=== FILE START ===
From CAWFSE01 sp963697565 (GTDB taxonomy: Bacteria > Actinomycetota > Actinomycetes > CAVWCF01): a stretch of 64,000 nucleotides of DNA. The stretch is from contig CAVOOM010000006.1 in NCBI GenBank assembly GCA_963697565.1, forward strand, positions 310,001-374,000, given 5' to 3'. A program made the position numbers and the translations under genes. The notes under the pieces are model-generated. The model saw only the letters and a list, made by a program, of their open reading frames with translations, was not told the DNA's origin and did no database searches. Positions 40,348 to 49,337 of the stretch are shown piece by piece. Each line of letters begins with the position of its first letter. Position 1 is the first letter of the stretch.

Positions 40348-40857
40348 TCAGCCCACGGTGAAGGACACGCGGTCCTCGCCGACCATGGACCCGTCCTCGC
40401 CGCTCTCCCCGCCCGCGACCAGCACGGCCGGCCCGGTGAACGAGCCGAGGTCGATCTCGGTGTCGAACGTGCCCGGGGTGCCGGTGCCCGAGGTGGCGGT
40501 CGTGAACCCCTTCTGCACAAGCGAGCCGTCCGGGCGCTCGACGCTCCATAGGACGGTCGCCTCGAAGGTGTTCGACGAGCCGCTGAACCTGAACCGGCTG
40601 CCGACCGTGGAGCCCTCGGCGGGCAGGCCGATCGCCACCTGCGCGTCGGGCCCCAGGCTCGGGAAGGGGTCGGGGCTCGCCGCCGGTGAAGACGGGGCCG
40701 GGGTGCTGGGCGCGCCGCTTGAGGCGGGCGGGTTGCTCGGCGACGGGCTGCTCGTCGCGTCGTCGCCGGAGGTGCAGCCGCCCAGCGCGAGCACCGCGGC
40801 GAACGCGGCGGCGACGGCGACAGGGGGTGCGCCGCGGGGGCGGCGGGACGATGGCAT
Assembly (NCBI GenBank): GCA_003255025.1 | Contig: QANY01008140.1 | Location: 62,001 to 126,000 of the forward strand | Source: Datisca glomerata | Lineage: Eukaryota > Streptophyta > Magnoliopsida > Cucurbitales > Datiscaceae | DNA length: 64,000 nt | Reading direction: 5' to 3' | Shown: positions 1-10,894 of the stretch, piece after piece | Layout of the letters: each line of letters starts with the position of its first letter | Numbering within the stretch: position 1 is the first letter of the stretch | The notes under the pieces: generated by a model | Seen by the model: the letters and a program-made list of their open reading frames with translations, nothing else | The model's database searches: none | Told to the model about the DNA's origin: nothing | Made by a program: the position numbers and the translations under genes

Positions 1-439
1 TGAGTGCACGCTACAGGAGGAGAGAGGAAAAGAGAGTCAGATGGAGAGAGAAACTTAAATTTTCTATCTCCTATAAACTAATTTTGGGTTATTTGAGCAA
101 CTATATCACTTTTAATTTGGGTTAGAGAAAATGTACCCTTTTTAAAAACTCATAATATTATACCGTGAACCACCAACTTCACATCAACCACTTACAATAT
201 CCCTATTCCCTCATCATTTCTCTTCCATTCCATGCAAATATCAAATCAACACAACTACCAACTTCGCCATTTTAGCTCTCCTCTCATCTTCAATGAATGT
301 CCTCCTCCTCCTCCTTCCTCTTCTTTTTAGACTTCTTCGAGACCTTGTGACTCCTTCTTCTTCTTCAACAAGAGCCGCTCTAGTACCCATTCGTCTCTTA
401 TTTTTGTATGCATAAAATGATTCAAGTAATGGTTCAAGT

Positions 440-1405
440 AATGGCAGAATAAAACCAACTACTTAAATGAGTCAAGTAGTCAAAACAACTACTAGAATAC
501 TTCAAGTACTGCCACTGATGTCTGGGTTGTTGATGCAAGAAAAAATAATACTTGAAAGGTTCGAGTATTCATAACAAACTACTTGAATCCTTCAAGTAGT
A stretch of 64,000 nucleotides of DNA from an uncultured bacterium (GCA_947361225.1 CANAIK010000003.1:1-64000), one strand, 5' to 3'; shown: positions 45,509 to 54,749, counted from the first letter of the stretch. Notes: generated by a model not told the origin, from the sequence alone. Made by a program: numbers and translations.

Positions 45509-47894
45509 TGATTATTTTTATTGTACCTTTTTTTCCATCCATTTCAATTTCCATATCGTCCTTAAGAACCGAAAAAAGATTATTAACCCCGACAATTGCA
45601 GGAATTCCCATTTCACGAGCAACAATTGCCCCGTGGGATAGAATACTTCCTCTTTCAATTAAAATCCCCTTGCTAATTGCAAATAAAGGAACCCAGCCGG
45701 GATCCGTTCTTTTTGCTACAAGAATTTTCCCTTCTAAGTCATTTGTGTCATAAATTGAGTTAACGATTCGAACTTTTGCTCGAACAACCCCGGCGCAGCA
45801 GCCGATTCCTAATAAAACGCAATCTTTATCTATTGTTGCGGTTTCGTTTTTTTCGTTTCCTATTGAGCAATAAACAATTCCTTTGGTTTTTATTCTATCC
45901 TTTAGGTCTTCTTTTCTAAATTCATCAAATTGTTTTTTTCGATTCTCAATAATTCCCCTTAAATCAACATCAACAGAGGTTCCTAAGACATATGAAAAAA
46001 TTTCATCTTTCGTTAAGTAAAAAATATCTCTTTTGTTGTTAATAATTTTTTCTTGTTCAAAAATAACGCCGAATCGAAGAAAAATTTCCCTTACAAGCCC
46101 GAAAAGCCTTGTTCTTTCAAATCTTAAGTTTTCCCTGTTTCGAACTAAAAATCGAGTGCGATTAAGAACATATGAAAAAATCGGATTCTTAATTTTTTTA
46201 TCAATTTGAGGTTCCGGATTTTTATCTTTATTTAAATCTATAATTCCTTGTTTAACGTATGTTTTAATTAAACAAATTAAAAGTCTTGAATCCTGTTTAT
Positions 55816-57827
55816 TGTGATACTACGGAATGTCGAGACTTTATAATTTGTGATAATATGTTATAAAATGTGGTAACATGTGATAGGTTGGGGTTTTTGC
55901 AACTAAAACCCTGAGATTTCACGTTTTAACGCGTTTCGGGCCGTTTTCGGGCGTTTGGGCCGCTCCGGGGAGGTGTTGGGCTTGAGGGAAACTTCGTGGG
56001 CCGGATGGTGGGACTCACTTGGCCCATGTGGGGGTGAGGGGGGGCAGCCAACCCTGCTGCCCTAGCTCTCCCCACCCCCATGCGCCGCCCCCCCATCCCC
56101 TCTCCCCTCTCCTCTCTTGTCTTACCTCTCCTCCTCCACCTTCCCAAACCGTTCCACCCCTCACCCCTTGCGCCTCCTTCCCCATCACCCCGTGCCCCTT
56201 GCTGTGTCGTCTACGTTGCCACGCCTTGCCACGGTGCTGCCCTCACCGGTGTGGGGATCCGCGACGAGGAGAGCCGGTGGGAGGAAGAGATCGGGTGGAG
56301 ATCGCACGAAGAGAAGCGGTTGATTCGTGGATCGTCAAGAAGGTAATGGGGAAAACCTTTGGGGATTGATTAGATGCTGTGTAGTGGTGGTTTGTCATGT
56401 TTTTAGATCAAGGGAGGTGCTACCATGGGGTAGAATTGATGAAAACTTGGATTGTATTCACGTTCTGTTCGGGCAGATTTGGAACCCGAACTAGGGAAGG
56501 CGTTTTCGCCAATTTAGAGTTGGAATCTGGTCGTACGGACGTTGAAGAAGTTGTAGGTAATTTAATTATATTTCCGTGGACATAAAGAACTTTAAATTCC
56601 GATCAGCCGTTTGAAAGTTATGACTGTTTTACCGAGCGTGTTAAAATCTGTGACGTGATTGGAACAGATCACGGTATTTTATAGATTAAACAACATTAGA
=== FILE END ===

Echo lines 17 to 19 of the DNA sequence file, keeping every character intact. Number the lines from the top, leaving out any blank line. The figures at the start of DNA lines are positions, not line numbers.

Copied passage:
440 AATGGCAGAATAAAACCAACTACTTAAATGAGTCAAGTAGTCAAAACAACTACTAGAATAC
501 TTCAAGTACTGCCACTGATGTCTGGGTTGTTGATGCAAGAAAAAATAATACTTGAAAGGTTCGAGTATTCATAACAAACTACTTGAATCCTTCAAGTAGT
A stretch of 64,000 nucleotides of DNA from an uncultured bacterium (GCA_947361225.1 CANAIK010000003.1:1-64000), one strand, 5' to 3'; shown: positions 45,509 to 54,749, counted from the first letter of the stretch. Notes: generated by a model not told the origin, from the sequence alone. Made by a program: numbers and translations.